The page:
Free Electron Model: Why periodic boundary conditions and what is L ?

1. Sep 9, 2008

Dizzle

Free Electron Model: Why periodic boundary conditions and what is "L"?

Right, hello!

The quantum free electron model for electrons in solids (in One dimension) says we need to use periodic boundary conditions such that if Y(x) is the wavefunction, then Y(x) = Y(x+L).

Where L seems to be the width of the infinite square potential well used to derive the wavefunction and associated energy eigenvalues.

Now I realise that the periodic boundary conditions relates to the periodic lattice but, if L is the length of the 1D metal, then surely x+L is outside of the metal?

If L actually relates to some very small length inside the lattice, perhaps the size of a unit cell, then why when deriving the Fermi Energy do we use n=N/L where N is the total number of electrons in the metal and n is the number per unit length.

So my question really is, what is "L"?

Thanks

PS how do I use greek and other symbols here?

2. Sep 9, 2008

ZapperZ

Staff Emeritus
Re: Free Electron Model: Why periodic boundary conditions and what is "L"?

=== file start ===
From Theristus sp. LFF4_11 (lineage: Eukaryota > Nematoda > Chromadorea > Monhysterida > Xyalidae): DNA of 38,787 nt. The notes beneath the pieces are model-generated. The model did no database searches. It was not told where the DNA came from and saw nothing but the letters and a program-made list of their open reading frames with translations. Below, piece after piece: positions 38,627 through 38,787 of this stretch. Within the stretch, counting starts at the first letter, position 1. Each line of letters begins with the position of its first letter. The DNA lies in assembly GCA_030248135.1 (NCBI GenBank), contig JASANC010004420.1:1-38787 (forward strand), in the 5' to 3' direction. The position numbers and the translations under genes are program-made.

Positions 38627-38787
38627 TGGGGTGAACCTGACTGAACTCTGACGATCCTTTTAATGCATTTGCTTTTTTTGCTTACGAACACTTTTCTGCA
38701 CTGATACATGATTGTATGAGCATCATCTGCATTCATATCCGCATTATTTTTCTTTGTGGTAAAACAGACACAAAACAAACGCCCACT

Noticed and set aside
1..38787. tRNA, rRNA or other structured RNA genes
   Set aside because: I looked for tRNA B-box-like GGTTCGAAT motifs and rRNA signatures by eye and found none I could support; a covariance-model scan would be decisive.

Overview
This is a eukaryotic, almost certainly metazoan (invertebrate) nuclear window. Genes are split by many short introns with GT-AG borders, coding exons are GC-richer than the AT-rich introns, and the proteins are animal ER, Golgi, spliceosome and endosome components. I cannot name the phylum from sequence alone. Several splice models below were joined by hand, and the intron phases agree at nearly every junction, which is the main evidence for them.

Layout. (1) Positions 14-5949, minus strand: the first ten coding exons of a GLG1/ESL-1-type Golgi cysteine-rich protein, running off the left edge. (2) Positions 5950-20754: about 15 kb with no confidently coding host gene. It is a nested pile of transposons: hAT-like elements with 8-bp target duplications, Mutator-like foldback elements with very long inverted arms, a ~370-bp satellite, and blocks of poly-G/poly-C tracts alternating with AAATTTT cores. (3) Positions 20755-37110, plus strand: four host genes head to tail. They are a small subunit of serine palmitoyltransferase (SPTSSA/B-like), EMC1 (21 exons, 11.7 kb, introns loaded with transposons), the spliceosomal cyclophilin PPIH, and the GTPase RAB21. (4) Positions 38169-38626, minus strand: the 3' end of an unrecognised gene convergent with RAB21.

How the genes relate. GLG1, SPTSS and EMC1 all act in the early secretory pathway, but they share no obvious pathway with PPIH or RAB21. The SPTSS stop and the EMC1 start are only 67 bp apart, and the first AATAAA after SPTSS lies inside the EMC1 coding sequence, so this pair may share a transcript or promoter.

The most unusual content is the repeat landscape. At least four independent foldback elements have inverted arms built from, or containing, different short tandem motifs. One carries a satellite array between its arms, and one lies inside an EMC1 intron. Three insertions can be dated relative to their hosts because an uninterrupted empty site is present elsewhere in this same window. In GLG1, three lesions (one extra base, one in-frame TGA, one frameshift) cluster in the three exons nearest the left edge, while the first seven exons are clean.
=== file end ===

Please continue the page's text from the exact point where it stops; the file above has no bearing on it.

Are you sure "L" is the length of the metal? It appears from the periodicity of the wavefunction that "L" is the distance between each square well, i.e. the periodicity of the lattice. That's why the wavefunction repeats itself every chance of x equaling to L.

Zz.

3. Sep 9, 2008

Dizzle

Re: Free Electron Model: Why periodic boundary conditions and what is "L"?

Yes that makes more sense, but if you derive the Fermi Energy in 1D, you will start with the density of states function in 1D which has an "L" in it, which appears to relate to the periodicity of the lattice as you say.

However, when you do derive the Fermi Energy by integrating the density of states up to the Fermi Energy and set this integral equal to the total number of electrons in the metal, N, and rearranging for the Fermi Energy, you will have a (N/L)^2 in your formula. n=N/L is then substituted in, where n is the number of electrons per unit length, suggesting L is the length of the metal.

Thats where I'm confused.

4. Sep 9, 2008

ZapperZ

Staff Emeritus
Re: Free Electron Model: Why periodic boundary conditions and what is "L"?

All "L's" are not created equal.

In the latter, there's no periodicity. So that "L" is related to the size of the solid. Do not focus on the symbol. Focus on what the symbol represents.

Zz.

5. Sep 9, 2008

Dizzle

Re: Free Electron Model: Why periodic boundary conditions and what is "L"?

Hmm yes I think you are right given what I have told you, but I think I have misunderstood something and given you wrong information.

I think my problem was with N. I think N is not the total electrons in the metal, but just the number per unit cell, which means N/L does give me the number per unit length, because L is the size of the cell.

So if N was 2 electrons per cell, and L was 1 Angstrom, then 2/1Ang = 2x10^10 electrons per unit length.

I think that makes sense. Thanks.